ADVERTISEMENT

ADVERTISEMENT

LIVESTOCK

The Cowbot would be a way to mow down thistles as a way to control the spread of weeds, "like a Roomba for a pasture," says Eric Buchanan, a renewable energy scientist at the West Central Research and Outreach Center in Morris, Minnesota.
Dr. Katie Wolf heard about the veterinarian job opening at Golden Valley Veterinary Clinic in Park River, North Dakota, from her grandfather, Agweek reader Robert “Bob” Wolf.
The pre-veterinary program at UMC is part of the U of M College of Veterinary Medicine Veterinary Food Animal Scholars or VetFAST program, which students can apply for while attending the university in Crookston.
Cattle producers who lost calves in the April 2022 snow storms -- especially in western North Dakota where drought or dry conditions persist -- say the government's Livestock Indemnity Program needs update its funding formula and rules if partial compensation will be relevant.

ADVERTISEMENT

Latest Headlines
A series of April blizzards created a “long tail” of cattle illnesses, including pneumonia and scours. Losses range from zero to hundreds of calves, on top of record-setting drought and low feed and forage supplies. The numbers hide some of the effects — the loss in value when either a calf or a cow is lost, leaving orphans. 
Small meat processors were thrust into the spotlight early in the COVID pandemic and now are benefitting from grants and programs to help them expand. Jenniges Meat Processing in Brooten, Minnesota, is a prime example.
Jenny Schlecht describes how two calves on her farm needed milk replacer to stay alive.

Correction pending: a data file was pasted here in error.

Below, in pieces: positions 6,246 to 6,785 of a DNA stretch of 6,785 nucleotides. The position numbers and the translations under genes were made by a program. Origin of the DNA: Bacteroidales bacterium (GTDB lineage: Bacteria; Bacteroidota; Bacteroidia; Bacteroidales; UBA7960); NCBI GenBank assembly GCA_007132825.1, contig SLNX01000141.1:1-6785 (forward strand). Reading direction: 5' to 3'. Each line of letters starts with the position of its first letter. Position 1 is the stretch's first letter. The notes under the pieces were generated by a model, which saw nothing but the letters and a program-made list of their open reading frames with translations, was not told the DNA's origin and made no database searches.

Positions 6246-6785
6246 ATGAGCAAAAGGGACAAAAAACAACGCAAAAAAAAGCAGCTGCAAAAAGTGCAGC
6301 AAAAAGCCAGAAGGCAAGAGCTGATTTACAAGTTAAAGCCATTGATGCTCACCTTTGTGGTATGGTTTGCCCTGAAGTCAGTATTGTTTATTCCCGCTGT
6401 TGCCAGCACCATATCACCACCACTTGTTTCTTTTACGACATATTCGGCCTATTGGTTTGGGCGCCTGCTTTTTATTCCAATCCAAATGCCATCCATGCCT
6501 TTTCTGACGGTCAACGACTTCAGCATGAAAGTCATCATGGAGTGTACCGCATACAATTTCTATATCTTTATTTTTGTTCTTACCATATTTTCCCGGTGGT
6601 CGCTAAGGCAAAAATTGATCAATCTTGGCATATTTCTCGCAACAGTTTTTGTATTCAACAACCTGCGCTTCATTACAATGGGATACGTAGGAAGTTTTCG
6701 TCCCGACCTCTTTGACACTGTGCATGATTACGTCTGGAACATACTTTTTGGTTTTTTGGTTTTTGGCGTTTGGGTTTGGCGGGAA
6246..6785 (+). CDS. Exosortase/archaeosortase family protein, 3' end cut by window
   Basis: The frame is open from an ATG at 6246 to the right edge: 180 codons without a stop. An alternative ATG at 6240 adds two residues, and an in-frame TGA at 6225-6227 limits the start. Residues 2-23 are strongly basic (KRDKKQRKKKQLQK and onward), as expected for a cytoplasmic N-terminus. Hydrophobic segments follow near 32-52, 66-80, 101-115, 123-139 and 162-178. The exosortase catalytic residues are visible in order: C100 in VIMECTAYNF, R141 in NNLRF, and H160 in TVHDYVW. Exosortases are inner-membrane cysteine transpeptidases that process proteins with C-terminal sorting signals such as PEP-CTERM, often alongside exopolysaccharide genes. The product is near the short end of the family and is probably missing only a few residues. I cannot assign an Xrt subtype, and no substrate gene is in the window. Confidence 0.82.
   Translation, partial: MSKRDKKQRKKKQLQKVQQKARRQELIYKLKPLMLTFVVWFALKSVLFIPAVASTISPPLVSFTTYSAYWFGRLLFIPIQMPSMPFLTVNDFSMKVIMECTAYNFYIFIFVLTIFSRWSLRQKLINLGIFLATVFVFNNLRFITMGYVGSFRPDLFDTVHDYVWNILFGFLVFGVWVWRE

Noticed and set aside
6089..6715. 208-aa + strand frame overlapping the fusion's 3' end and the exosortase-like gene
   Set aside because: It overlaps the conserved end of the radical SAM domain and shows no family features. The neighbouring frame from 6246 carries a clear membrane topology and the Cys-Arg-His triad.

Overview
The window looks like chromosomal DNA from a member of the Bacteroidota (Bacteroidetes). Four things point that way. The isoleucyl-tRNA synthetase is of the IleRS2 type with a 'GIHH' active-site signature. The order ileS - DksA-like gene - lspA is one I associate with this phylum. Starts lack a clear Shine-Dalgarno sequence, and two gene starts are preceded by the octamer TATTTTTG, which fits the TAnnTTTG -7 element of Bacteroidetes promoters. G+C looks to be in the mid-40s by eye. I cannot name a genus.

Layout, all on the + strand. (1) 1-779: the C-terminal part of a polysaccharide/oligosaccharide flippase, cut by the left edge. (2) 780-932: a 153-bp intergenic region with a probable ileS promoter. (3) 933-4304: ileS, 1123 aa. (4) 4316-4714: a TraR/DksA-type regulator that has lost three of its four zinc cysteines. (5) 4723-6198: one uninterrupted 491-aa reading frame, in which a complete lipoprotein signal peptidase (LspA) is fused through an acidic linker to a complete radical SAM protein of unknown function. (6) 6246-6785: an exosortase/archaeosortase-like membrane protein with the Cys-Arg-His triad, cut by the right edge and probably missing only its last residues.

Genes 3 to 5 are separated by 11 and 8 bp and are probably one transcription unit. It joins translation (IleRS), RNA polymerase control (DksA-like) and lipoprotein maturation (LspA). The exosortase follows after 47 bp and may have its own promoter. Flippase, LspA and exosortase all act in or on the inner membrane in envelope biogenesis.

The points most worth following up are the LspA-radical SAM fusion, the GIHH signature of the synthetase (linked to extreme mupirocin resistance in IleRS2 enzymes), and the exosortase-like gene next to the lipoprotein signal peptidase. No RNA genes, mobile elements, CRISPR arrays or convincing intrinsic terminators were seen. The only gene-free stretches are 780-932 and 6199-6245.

Quaal Dairy in Otter Tail County sold off most of its herd in April. Vernon Quaal says the 2021 drought drastically cut into its feed supply and the rising prices for feed made maintaining the 300 cow herd unstainable. Quaal says many dairies are suffering. But he is determined to build back up, with a crop of bred heifers ready to calve in September.
Wolff's Suffolks has been in the Suffolk industry for over 40 years. But recently, the ranch decided to diversify and sell their lamb to consumers and restaurants.
A series of storms brought around 4 feet of snow to some parts of the region. While the storm and its aftermath continue to stress ranchers and cattle, there is optimism that it spells the beginning of the end of a dry cycle.

ADVERTISEMENT

BetterFed Beef, a Minnesota based beef company, has trademarked a new breed, Certified Onya, which has proven to be as tender than Wagyu beef.
Hay prices are up $50-$100 per ton over last year, part of the lingering effects of a drought in northern Minnesota and much of the western U.S.
Ferndale raises its turkeys free range and with no antibiotics, a rarity in the nation’s No. 1 turkey producing state. Birds will be outdoors from some time in April right up the big rush of processing right before the Thanksgiving holiday.

ADVERTISEMENT

ADVERTISEMENT